A key point is that most fungicides are still considered pretty safe to bees even in combination with other pesticides. We refuted a previous lab study with technical product dissolved in acetone that implied synergism of over 1,000-fold when a sterol inhibitor fungicide such as Rally or Indar was mixed with a neonicotinoid insecticide. When we tested formulated product of Assail and Provado with field rates of the sterol inhibitor fungicide Indar in water, we found synergism to be barely significant at a 5-fold level with Assail and non-significant for Provado. We now consider almost all fungicides with the exceptions of captan (Captan, Captec, Captevate), chlorothalinil (Bravo) and mancozeb (Penncozeb, Dithane etc.) to be safe, even in combinations, until we see further data showing otherwise.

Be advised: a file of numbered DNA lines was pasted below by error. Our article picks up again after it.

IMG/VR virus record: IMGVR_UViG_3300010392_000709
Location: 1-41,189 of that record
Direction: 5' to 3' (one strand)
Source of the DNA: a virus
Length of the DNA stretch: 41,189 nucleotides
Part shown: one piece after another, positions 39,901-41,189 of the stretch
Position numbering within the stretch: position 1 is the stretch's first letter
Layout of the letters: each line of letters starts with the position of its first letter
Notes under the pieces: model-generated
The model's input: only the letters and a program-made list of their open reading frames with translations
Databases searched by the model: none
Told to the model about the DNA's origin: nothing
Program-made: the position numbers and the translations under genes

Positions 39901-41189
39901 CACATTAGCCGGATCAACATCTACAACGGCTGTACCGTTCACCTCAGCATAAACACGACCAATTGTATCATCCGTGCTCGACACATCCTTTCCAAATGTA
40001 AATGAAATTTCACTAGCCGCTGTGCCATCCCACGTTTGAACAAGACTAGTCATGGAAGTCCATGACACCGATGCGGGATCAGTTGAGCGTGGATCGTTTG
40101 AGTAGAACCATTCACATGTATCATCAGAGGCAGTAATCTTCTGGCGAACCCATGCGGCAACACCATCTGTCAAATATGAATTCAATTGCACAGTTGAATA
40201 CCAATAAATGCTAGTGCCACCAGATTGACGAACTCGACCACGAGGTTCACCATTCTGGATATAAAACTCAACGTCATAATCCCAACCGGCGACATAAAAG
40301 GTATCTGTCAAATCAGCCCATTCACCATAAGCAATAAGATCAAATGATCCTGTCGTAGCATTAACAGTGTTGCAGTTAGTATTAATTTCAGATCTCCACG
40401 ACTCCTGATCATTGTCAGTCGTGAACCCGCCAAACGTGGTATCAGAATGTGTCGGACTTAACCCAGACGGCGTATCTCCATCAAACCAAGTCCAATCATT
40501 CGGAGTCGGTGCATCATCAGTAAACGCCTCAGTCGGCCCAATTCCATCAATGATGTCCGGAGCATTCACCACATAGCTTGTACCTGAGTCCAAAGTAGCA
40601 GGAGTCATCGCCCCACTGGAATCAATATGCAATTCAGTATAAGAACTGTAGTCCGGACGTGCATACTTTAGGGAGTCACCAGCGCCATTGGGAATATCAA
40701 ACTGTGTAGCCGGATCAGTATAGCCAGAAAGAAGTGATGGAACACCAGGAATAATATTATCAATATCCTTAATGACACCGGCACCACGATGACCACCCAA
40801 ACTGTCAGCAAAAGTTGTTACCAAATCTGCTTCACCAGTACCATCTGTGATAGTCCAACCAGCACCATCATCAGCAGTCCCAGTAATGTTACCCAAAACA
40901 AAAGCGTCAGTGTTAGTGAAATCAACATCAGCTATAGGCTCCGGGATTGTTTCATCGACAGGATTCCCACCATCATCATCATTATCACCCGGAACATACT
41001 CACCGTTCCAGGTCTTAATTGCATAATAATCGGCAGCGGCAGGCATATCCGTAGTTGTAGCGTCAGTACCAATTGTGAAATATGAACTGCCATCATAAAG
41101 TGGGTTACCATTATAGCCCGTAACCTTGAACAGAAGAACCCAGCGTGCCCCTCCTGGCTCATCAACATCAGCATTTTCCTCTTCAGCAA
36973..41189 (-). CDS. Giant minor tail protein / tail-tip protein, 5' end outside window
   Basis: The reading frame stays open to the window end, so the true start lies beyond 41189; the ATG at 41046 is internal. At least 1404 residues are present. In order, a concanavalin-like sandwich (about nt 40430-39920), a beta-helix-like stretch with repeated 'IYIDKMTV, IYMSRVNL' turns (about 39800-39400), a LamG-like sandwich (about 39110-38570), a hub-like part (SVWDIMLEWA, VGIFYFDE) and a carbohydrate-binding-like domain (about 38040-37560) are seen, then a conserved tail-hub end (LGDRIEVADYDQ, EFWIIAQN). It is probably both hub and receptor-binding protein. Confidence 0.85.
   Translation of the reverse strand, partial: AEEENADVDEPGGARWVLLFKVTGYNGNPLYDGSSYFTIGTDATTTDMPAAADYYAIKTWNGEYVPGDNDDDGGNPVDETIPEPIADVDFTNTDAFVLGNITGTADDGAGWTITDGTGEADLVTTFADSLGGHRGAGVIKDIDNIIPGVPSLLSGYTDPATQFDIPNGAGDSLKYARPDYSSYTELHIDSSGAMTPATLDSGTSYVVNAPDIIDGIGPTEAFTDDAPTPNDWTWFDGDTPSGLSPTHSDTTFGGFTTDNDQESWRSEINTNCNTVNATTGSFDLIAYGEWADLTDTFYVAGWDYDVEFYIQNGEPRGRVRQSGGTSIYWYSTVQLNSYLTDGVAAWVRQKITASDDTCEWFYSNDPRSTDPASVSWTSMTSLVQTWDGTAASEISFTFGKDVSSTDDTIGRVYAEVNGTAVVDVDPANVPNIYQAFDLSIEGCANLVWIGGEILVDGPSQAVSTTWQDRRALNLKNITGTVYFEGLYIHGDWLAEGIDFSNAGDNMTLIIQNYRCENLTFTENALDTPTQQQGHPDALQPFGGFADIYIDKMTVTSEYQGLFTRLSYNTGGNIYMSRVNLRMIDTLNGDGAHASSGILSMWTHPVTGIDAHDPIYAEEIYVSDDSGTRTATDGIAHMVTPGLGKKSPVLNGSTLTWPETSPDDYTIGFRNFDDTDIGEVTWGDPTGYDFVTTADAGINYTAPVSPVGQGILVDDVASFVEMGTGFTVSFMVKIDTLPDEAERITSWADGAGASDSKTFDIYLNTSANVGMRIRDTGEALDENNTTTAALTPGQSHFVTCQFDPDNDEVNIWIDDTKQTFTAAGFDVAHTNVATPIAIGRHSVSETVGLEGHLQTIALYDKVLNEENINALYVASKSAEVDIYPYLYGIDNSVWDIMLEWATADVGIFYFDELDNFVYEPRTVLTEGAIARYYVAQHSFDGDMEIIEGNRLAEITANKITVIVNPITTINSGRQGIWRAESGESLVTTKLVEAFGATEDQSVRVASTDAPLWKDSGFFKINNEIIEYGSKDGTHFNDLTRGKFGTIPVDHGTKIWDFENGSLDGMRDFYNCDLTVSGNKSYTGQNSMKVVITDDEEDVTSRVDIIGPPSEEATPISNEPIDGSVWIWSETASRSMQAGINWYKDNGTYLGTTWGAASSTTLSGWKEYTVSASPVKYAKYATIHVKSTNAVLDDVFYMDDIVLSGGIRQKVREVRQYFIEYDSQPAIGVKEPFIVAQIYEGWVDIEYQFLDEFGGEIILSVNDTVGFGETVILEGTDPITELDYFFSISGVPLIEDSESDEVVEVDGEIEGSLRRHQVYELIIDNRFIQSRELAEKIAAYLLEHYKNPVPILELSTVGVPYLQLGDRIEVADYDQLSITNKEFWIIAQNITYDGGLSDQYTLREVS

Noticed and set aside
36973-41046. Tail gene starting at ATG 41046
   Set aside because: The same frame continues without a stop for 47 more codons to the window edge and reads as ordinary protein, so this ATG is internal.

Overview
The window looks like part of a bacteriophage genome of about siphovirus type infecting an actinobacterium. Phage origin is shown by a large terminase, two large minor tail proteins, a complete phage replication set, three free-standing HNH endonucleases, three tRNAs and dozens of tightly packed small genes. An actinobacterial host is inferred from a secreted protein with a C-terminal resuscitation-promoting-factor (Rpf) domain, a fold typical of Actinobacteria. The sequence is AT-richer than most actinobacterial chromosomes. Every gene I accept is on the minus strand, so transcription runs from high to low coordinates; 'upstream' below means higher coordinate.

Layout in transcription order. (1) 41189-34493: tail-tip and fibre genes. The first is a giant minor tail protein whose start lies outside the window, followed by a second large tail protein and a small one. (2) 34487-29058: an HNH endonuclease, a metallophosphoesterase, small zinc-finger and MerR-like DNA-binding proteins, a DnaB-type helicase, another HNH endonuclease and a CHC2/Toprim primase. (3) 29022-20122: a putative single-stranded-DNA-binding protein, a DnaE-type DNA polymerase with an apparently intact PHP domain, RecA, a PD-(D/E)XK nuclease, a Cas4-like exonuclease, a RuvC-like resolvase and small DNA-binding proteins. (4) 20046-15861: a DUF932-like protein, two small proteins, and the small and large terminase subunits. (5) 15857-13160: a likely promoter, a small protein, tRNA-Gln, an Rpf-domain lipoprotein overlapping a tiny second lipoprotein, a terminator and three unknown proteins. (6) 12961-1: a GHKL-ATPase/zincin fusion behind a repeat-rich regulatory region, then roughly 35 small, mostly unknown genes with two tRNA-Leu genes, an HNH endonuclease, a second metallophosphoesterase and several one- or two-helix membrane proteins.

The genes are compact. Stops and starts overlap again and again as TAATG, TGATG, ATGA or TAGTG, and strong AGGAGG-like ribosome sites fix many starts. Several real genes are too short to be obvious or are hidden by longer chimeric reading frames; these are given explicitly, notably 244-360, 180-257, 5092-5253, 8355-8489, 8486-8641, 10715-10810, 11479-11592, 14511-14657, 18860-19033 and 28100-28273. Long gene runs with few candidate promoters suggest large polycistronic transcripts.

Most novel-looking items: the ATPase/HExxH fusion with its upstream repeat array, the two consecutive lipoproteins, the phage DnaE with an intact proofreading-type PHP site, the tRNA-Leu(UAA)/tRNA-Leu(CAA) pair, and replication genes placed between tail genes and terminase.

What about Captan, Bravo and Penncozeb? All are old products that are still the mainstays of disease control and resistance management in many crops because they have multiple modes of action. They are also not systemic, so the chances of the bees coming in contact with them from pre-bloom sprays are nil and spraying at night to give the residues time to dry also helps reduce short-term toxic effects. All of these products are suspected to be synergists for other pesticides, and both captan and mancozeb are somewhat insecticidal by themselves at the highest rates (this is typically 6 lb/acre, depending on the formulation). This toxicity is thought to be from chronic long term ingestion exposure of bees of all types feeding on contaminated pollen during their development. The best solution until we know more about the effects of these compounds on bees is to restrict their use to the half rate that is used in combination with other fungicides rather than the full rates or the extensive use of the combination of both Captan and Penncozeb, commonly referred to by growers as "Captozeb."